Students experience lingering academic and emotional impacts of online learning

Ava Willman, Staff Reporter

Covid has affected almost all aspects of life – from going to the store to hanging out with friends to getting an education.    

Assistant principal Andrew Costa said he has seen students have different experiences in the transition from remote learning to in-person learning. 

“Covid has definitely changed the way we interact with each other at school,” said Costa. “We have all been changed somehow throughout this time. There is a silver lining in everything and it will be interesting to see the continued challenges and positives that come from this.” 

Freshman Kendall Grady said she initially struggled coming into ninth grade.

“Remote definitely didn’t prepare me for high school and it was a big jump,” said Grady. “I felt that I didn’t learn and do everything that I would have done if it [last year] were a real school year.”

Junior Jillian Beando had a different perspective on her remote learning experience.

“I feel like remote learning had a somewhat positive impact on me because it gave me a break from the high standards of in person learning. I came back more refreshed in a sense,” she said.

Health and Child Study Seminar teacher, Meghan Tinsley, said she helped students manage the transition from remote to in-person learning.

“Generally speaking, it was new territory for us all. I feel as though we did the best we could have done with what we had [during virtual learning],” she said. “As teachers, the best we can do for our students is to meet them where they are and make sure they feel safe and comfortable.”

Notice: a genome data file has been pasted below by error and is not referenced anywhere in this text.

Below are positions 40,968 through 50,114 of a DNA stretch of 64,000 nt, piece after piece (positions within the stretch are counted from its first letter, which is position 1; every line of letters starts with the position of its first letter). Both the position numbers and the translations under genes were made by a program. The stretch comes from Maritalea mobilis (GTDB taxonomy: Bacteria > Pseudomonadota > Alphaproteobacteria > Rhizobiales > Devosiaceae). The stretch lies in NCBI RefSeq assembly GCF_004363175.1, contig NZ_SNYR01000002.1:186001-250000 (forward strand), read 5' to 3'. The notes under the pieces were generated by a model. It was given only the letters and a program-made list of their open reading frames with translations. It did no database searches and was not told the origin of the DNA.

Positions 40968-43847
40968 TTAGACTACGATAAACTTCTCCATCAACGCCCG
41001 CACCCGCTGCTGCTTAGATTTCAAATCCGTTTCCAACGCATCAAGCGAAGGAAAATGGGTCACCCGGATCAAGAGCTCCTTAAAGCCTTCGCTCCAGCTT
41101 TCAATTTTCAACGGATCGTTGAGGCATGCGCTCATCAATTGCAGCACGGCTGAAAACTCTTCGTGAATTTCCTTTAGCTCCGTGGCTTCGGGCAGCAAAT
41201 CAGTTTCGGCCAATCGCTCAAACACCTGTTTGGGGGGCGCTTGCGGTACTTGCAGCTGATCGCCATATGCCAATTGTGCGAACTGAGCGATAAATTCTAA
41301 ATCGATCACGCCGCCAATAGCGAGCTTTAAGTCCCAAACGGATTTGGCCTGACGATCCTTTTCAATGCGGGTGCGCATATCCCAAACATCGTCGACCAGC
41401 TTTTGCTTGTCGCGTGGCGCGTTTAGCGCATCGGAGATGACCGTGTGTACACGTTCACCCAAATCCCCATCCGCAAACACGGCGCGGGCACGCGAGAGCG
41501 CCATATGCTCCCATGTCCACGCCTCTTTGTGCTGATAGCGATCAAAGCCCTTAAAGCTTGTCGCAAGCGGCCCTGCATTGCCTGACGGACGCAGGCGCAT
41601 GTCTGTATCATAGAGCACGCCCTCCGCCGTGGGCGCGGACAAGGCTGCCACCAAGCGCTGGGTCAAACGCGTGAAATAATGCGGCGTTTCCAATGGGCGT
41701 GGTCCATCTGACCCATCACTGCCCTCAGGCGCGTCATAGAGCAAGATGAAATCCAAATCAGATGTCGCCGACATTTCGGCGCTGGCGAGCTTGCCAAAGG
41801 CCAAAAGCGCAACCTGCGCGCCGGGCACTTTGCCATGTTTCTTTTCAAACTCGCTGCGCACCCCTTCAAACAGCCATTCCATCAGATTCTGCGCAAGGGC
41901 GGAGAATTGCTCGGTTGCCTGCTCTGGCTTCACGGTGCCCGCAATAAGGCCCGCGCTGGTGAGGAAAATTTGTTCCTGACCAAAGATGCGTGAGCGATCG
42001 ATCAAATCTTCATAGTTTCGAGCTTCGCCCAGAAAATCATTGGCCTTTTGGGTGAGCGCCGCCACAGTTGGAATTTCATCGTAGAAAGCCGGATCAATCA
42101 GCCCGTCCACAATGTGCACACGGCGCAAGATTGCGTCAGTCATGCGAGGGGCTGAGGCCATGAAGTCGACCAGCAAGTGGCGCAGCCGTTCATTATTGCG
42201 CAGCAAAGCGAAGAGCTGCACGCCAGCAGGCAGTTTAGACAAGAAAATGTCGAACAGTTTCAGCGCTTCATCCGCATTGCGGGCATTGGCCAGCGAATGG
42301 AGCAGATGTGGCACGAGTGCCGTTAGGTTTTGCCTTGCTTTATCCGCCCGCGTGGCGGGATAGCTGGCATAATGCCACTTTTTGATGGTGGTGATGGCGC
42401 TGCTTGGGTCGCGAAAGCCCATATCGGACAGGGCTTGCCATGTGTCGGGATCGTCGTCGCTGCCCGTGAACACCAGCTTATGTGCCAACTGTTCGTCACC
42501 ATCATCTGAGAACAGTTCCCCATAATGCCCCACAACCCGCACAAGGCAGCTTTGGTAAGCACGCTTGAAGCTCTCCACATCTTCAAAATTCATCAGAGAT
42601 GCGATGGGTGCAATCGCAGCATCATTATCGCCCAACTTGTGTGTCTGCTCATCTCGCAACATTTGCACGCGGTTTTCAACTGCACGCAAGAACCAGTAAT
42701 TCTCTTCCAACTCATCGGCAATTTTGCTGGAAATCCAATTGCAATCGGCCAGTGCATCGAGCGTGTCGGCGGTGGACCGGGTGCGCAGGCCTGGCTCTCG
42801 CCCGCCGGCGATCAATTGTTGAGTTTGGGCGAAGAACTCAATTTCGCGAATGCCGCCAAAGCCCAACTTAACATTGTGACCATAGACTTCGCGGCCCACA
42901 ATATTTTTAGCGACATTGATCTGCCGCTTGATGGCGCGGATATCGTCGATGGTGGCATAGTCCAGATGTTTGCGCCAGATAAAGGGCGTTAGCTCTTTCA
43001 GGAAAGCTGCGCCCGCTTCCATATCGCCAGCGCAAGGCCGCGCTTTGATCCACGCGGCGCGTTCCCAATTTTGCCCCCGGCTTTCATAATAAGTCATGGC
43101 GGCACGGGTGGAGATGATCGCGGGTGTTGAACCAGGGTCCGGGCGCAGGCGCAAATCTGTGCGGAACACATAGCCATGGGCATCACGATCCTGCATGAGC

Study hall monitor Jenna Pierce has noticed the social difference for juniors and seniors. 

“Students missed out on a lot of social interactions in school which help with maturing,” said Pierce.

But Beando said that the use of technology, like social media, allowed her to maintain close relationships. 

“Social media helped with being remote too because you could still connect with others, but also lacked the needed in-person interaction,” said Beando.  

Pierce said she believes students have been resilient throughout the chaos of Covid. 

“Although high school is a bad time for students to miss out, I do think this [pandemic] could somehow make us stronger in our future,” said Pierce. 

Tinsley said she uses mindfulness activities to help students destress and focus on the present as opposed to stressing over the past or future. 

“As teachers, we care more than what is down on paper. It’s important to make sure our students are in a healthy mindset,” said Tinsley. 

Costa said Covid gave him a new outlook on life, especially after such a long period of time in the unknown. 

“There is a silver lining in everything,” said Costa. “We have to adjust in how we interact.”